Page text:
SLOS318I May   2000  – August 2015

PRODUCTION DATA.

1. Features
2. Applications
3. Description
4. Revision History
5. Device Comparison Tables
6. Pin Configuration and Functions
7. Specifications
8. Detailed Description
9. Application and Implementation
1. 9.1 Application Information
2. 9.2 Typical Application
10. 10Power Supply Recommendations
11. 11Layout
12. 12Device and Documentation Support
13. 13Mechanical, Packaging, and Orderable Information

• D|8
• DGN|8
• DGK|8
• DGN|8
• DGK|8

## 8 Detailed Description

### 8.1 Overview

The THS413x is a fully-differential amplifier. Differential amplifiers are typically differential in/single out, whereas fully-differential amplifiers are differential in/differential out. Figure 29. Differential Amplifier Versus a Fully-Differential Amplifier

To understand the THS413x fully-differential amplifiers, the definition for the pin outs of the amplifier are provided.

Equation 1. Equation 2. Equation 3. Equation 4.  Figure 30. Definition of the Fully-Differential Amplifier

If each output is measured independently, each output is one-half of the input signal when gain is 1. The following equations express the transfer function for each output:

Equation 5. The second output is equal and opposite in sign:

Equation 6. Fully-differential amplifiers may be viewed as two inverting amplifiers. In this case, the equation of an inverting amplifier holds true for gain calculations. One advantage of fully-differential amplifiers is that they offer twice as much dynamic range compared to single-ended amplifiers. For example, a 1-VPP ADC can only support an input signal of 1 VPP. If the output of the amplifier is 2 VPP, then it is not as practical to feed a 2-VPP signal into the targeted ADC. Using a fully-differential amplifier enables the user to break down the output into two 1-VPP signals with opposite signs and feed them into the differential input nodes of the ADC. In practice, the designer has been able to feed a 2-V peak-to-peak signal into a 1-V differential ADC with the help of a fully-differential amplifier. The final result indicates twice as much dynamic range. Figure 31 illustrates the increase in dynamic range. The gain factor should be considered in this scenario. The THS413x fully-differential amplifier offers an improved CMRR and PSRR due to its symmetrical input and output. Furthermore, second-harmonic distortion is improved. Second harmonics tend to cancel because of the symmetrical output. Figure 31. Fully-Differential Amplifier With Two 1-VPP Signals

Similar to the standard inverting amplifier configuration, input impedance of a fully-differential amplifier is selected by the input resistor, R(g). If input impedance is a constraint in design, the designer may choose to implement the differential amplifier as an instrumentation amplifier. This configuration improves the input impedance of the fully-differential amplifier. Figure 32 depicts the general format of instrumentation amplifiers.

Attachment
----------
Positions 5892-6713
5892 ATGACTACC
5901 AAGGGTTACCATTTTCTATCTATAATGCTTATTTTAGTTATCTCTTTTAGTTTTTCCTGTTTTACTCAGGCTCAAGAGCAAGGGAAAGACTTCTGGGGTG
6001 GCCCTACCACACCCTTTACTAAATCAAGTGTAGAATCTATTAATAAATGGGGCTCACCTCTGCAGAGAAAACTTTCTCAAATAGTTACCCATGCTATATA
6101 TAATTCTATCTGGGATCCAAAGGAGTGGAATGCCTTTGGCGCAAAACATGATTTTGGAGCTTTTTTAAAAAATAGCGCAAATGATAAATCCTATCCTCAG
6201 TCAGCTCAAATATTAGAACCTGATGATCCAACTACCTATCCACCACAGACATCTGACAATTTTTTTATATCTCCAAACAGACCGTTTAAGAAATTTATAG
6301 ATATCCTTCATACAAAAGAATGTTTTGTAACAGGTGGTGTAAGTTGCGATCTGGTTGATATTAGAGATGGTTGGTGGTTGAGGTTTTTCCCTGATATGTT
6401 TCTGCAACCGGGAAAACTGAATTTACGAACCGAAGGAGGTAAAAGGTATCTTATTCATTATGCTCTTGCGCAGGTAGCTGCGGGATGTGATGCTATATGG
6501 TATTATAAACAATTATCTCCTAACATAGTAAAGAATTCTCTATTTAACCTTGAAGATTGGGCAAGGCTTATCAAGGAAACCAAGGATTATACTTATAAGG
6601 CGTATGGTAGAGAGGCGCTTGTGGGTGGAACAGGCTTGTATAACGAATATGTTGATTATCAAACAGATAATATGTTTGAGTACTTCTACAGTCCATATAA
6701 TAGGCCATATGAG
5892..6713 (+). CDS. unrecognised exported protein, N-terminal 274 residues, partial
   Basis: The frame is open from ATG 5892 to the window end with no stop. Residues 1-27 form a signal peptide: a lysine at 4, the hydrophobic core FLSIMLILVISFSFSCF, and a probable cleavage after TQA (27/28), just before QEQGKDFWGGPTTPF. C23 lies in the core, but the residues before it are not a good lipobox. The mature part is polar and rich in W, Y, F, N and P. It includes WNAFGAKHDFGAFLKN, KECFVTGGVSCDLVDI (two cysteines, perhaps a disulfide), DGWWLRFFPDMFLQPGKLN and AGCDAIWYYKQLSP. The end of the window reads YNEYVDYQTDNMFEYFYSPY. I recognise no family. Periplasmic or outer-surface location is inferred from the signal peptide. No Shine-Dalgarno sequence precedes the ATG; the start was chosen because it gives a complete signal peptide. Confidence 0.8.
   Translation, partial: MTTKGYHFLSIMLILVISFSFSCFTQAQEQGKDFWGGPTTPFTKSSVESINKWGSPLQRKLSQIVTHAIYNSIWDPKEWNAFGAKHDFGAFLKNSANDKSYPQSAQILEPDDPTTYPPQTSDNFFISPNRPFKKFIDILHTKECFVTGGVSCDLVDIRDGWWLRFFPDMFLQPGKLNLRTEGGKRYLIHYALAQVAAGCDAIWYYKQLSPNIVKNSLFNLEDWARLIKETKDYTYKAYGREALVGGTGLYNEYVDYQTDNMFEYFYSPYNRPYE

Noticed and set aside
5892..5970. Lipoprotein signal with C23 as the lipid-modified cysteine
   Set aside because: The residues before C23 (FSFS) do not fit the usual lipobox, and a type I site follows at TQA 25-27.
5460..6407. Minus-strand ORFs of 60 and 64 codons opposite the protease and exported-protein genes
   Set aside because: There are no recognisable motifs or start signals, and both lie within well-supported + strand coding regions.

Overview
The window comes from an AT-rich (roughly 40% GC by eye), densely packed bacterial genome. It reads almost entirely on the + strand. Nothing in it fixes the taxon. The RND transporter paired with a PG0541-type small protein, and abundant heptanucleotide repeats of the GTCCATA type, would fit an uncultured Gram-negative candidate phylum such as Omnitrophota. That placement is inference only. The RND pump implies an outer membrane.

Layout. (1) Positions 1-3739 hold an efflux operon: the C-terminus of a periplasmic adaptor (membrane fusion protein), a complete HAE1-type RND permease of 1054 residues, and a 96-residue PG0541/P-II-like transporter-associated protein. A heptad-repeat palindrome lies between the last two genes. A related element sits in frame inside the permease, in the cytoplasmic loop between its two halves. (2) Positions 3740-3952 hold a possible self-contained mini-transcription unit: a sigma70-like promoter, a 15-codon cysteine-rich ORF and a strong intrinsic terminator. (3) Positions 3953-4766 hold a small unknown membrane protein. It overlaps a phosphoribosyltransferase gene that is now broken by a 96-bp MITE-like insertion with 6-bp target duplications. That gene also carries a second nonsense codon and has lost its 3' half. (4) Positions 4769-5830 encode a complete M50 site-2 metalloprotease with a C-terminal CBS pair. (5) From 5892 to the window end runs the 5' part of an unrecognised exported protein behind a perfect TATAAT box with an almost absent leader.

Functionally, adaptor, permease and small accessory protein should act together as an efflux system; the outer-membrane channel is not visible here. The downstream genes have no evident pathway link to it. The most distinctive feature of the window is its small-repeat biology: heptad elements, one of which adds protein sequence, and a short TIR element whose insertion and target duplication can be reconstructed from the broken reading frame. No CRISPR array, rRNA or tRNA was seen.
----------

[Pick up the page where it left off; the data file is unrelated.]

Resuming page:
The general transfer function for this circuit is:

Equation 7.  Figure 32. Instrumentation Amplifier

### 8.2 Functional Block Diagram ### 8.3 Feature Description

Figure 33 and Figure 34 depict the differences between the operation of the THS413x fully-differential amplifier in two different modes. Fully-differential amplifiers can work with differential input or can be implemented as single in/differential out. Figure 33. Amplifying Differential Signals Figure 34. Single In With Differential Out

### 8.4 Device Functional Modes

#### 8.4.1 Power-Down Mode

The power-down mode is used when power saving is required. The power-down terminal (PD) found on the THS413x is an active low terminal. If it is left as a no-connect terminal, the device always stays on due to an internal 50 kΩ resistor to VCC. The threshold voltage for this terminal is approximately 1.4 V above VCC–. This means that if the PD terminal is 1.4 V above VCC–, the device is active. If the PD terminal is less than 1.4 V above VCC–, the device is off. For example, if VCC– = –5 V, then the device is on when PD reaches –3.6 V, (–5 V + 1.4 V = –3.6 V). By the same calculation, the device is off below –3.6 V. It is recommended to pull the terminal to VCC– in order to turn the device off. Figure 35 shows the simplified version of the power-down circuit. While in the power-down state, the amplifier goes into a high-impedance state. The amplifier output impedance is typically greater than 1 MΩ in the power-down state. Figure 35. Simplified Power-Down Circuit

Due to the similarity of the standard inverting amplifier configuration, the output impedance appears to be very low while in the power-down state. This is because the feedback resistor (Rf) and the gain resistor (R(g)) are still connected to the circuit. Therefore, a current path is allowed between the input of the amplifier and the output of the amplifier. An example of the closed loop output impedance is shown in Figure 36. Figure 36. Output Impedance (in Power-Down) vs Frequency